I have Jake’s dog tags now. I’d forgotten he has O- blood. When I read that on the tag, I thought, “I can give him blood if he needs it.”
If I could find him. If he’s alive.
If he is alive, he turned 29 last week.
I put half of Jake’s belongings in storage today. I’ve been driving around with his stuff in my car since I picked it up, and I was vaguely aware that this was odd, that my car looked odd. I was indifferent to what people thought about it, but last night when my husband suggested we drive to VFW steak night together in my car, I had to tell him I had no room for him in my car.
I realized immediately that the full car was acting as my insulation, and that I’d need to do something with the stuff this weekend because I don’t want to push him away. But I really did not want to unpack the car.
In a way it was like having Jake in the car with me.
So today I went to storage to pay the bill and to get this task over with. I’d steeled myself for it, and planned to be in and out in maybe 20 minutes. This was not to be. The gate would not open to give me access to the site, and I thought it was broken, and I had a mini meltdown in my car because I couldn’t get any help for half an hour, and all I could think was that I needed to get Jake’s stuff out before I lost my nerve.
I didn’t realize till I wept that I was upset about unloading Jake’s stuff.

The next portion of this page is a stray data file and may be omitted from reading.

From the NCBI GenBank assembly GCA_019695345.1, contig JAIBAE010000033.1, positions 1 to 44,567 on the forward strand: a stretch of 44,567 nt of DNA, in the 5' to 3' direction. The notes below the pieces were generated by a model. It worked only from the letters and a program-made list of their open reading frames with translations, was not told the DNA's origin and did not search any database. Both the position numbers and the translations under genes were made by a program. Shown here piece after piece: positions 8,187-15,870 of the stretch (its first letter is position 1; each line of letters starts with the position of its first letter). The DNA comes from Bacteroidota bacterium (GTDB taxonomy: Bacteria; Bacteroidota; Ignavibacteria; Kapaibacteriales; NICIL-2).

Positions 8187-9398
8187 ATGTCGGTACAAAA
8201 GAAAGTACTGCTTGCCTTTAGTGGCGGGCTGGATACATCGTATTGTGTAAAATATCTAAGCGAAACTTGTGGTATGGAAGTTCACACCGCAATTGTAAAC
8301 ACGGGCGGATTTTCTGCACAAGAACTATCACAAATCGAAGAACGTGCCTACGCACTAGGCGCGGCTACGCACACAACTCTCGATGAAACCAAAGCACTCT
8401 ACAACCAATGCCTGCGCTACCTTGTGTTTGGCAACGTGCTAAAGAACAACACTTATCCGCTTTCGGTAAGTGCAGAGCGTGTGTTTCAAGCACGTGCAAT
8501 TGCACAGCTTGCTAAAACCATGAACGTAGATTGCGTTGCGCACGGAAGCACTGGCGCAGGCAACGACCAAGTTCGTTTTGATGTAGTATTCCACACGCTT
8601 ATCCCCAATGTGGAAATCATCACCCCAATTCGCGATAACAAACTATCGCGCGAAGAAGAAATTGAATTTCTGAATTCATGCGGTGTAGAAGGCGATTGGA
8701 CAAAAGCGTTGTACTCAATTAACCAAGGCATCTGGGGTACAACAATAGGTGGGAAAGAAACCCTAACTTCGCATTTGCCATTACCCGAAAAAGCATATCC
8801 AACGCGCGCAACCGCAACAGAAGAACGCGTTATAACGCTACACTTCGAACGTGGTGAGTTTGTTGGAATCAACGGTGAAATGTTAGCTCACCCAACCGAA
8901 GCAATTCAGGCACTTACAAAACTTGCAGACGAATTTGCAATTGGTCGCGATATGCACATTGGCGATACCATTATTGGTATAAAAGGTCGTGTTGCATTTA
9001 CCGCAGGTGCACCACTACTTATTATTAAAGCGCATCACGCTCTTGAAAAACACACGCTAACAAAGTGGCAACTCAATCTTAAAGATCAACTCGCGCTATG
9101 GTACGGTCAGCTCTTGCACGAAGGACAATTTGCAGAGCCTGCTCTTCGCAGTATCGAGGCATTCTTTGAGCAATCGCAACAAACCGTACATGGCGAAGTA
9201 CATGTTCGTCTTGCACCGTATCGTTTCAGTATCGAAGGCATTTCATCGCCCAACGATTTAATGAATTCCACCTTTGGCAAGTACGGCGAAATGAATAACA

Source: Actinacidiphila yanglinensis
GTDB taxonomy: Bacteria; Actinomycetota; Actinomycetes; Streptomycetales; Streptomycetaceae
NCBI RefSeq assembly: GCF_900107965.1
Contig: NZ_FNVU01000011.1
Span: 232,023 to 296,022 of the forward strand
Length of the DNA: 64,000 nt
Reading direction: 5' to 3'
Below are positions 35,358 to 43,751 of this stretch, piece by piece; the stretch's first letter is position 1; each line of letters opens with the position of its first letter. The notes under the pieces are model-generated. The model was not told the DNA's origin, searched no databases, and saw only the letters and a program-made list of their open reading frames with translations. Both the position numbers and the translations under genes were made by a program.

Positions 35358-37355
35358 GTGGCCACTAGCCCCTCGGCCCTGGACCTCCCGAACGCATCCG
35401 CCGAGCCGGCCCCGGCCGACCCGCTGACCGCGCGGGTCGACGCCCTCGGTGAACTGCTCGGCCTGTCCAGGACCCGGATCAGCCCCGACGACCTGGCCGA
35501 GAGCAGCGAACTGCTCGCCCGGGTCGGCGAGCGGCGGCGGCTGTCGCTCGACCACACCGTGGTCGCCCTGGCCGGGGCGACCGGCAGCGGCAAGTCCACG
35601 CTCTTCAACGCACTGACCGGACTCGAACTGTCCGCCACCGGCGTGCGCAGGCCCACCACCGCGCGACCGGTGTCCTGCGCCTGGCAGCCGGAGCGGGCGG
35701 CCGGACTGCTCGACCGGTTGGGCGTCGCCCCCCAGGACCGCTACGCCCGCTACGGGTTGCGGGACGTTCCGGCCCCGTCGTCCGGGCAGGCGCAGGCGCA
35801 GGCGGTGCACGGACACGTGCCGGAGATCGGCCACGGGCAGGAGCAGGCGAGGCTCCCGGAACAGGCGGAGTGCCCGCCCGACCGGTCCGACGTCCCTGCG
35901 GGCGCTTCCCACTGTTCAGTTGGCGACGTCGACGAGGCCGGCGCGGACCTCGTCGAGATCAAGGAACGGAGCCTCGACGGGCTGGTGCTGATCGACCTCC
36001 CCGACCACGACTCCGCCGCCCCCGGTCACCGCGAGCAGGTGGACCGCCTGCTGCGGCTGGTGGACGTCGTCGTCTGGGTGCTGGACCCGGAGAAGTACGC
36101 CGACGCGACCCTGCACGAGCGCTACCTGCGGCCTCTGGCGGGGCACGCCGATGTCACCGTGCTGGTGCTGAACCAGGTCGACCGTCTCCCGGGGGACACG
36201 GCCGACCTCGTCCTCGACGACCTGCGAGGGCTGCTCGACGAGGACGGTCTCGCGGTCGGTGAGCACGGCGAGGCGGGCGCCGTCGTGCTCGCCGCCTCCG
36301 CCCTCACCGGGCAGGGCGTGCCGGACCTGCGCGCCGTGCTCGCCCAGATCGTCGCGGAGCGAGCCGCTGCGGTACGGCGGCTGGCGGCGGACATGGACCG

Like Shell Stacy is completely cut off from Inner Stacy.
It got sorted out, and I put Jake’s things into storage, and all day since I keep finding myself vaguely surprised that food is not working any magic. It does not dissolve heartache.
I did an involuntary visual inventory of his things. I didn’t want to think about the survival gear he’d collected yet left behind–a sleeping bag, a small shovel that makes me think of shallow gravesites, a two-man tent that would have kept him out of the elements this winter–and I think, oh, my God, what if he was in LA in one of the wooded areas where the fires hit?–a sturdy rucksack, boots in his actual size–and I think about his refusal to wear shoes that fit–, a huge blue tarp, a Swiss Army knife. All smart stuff for roughing it and finding yourself out in nature away from everyone, if you had it with you.
Until I found his suicide note, I was positive he had not gone to Mexico.
But it’s the perfect place to disappear, isn’t it? He could have died there and no one would catalog his bones to be put into the Unidentified Persons Database for me to ultimately find.
So now I need to go back to Semefo, where the people are kind but the surroundings are cold and silent.
I can’t bear to look at little boys now.
I love them in all their boisterousness and energy. They remind me of Jake.
In the end all I have are memories.
This is what keeps my head from spinning off, I think. You can’t make memories if you’re not present.
I regret that my youngest son lives 5 hours away, but I also see how lucky I am: he calls me several times a week, just to connect.
I never take this for granted. Each time we connect is another memory.
Thank you for keeping us in your thoughts.